The Youth Perception Survey was commissioned by NCADA in 2013 and had involved 2,075 youths aged between 13 and 21.
NCADA had shared the findings with the media at a press conference on 13 Feb 2014. The panellists for the press conference were: Mr Victor Lye, Chairman NCADA, A/P Narayanan Ganapathy, Vice-Chairperson of Research Sub-Committee and Ms Allison Lim, Chairperson of Communications Committee. We have also shared the findings with our partners in the anti-drug ecosystem so as to keep them abreast of the youths’ perception towards drug abuse, anti-drug laws in Singapore and the current preventive drug education efforts.
The key findings from the Survey were:
- Parents and teachers continue to be strong influencers in dissuading young people from experimenting with drugs;
- Youths view drugs and drug abuse negatively but older youths are more likely to accept liberal attitudes towards drugs; and
- Current anti-drug laws are effective.
Harnessing the influence of parents and teachers
The Survey found that television remains an important source of information about drugs, with 63.1% of youths surveyed listing the television as a source of information about drugs. However, parents and teachers continue to be effective in dissuading youths from drug abuse. About one in two youths surveyed indicated that they would approach their family, in particular parents, if they had any questions about drugs. Two in five youths surveyed also look to their teachers and counsellors for information.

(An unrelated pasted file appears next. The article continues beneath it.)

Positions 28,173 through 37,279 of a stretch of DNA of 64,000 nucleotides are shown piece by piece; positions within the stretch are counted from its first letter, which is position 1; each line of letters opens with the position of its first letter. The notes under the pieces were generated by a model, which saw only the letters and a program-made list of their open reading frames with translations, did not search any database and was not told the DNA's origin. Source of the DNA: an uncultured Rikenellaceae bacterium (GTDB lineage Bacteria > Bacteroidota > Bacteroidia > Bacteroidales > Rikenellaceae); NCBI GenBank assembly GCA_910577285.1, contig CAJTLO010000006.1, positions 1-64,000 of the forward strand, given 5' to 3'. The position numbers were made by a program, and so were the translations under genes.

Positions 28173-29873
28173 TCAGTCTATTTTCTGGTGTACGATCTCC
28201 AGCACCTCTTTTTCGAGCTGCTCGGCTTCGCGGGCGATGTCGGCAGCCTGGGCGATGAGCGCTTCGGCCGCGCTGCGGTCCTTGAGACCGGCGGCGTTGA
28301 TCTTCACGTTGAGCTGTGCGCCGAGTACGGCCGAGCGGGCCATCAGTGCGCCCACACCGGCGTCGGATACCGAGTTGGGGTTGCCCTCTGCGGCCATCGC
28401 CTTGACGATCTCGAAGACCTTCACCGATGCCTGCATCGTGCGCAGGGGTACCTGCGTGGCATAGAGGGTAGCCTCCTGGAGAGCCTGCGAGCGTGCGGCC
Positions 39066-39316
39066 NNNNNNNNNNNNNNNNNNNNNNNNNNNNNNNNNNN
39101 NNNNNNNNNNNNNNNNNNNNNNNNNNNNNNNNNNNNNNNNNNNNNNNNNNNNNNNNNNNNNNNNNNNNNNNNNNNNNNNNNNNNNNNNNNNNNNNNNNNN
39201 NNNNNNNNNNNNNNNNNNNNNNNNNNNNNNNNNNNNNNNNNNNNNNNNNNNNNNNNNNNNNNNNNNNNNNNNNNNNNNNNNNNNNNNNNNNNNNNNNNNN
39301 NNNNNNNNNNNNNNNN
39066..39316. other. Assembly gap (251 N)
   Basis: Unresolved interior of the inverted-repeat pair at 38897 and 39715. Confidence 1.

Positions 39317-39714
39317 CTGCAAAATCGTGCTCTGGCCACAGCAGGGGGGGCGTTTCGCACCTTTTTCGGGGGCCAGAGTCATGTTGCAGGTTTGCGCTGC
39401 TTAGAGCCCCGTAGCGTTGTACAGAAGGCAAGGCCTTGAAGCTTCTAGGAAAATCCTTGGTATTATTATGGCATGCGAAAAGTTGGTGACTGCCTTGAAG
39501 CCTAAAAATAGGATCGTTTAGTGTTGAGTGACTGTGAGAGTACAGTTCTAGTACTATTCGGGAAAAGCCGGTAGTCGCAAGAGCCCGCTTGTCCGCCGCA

There are some television programmes that normalise drug abuse. As youths, especially those who are younger, are still highly impressionable, parents and guardians should monitor their media consumption and guide them to evaluate the information which they have obtained from the mass media.
Underscoring the influence parents have, the Survey found that 96.5% of youths whose parents had spoken to them about drugs and drug abuse reported that those conversations have deterred them from taking drugs.
A/P Narayanan Ganapathy, Chairperson of NCADA's Research Sub-Committee said: “There are some television programmes that normalise drug abuse. As youths, especially those who are younger, are still highly impressionable, parents and guardians should monitor their media consumption and guide them to evaluate the information which they have obtained from the mass media.”
He added that as parents and teachers appear to be the first source of information, it was crucial for them to keep informed in matters relating to drug abuse so as to effectively advise youths on drug related matters.
Only 40.6% of all Survey respondents said that they have had conversations with their parents on drugs. A/P Ganapathy urged more parents to initiate conversations with their children about drug abuse and its dangers.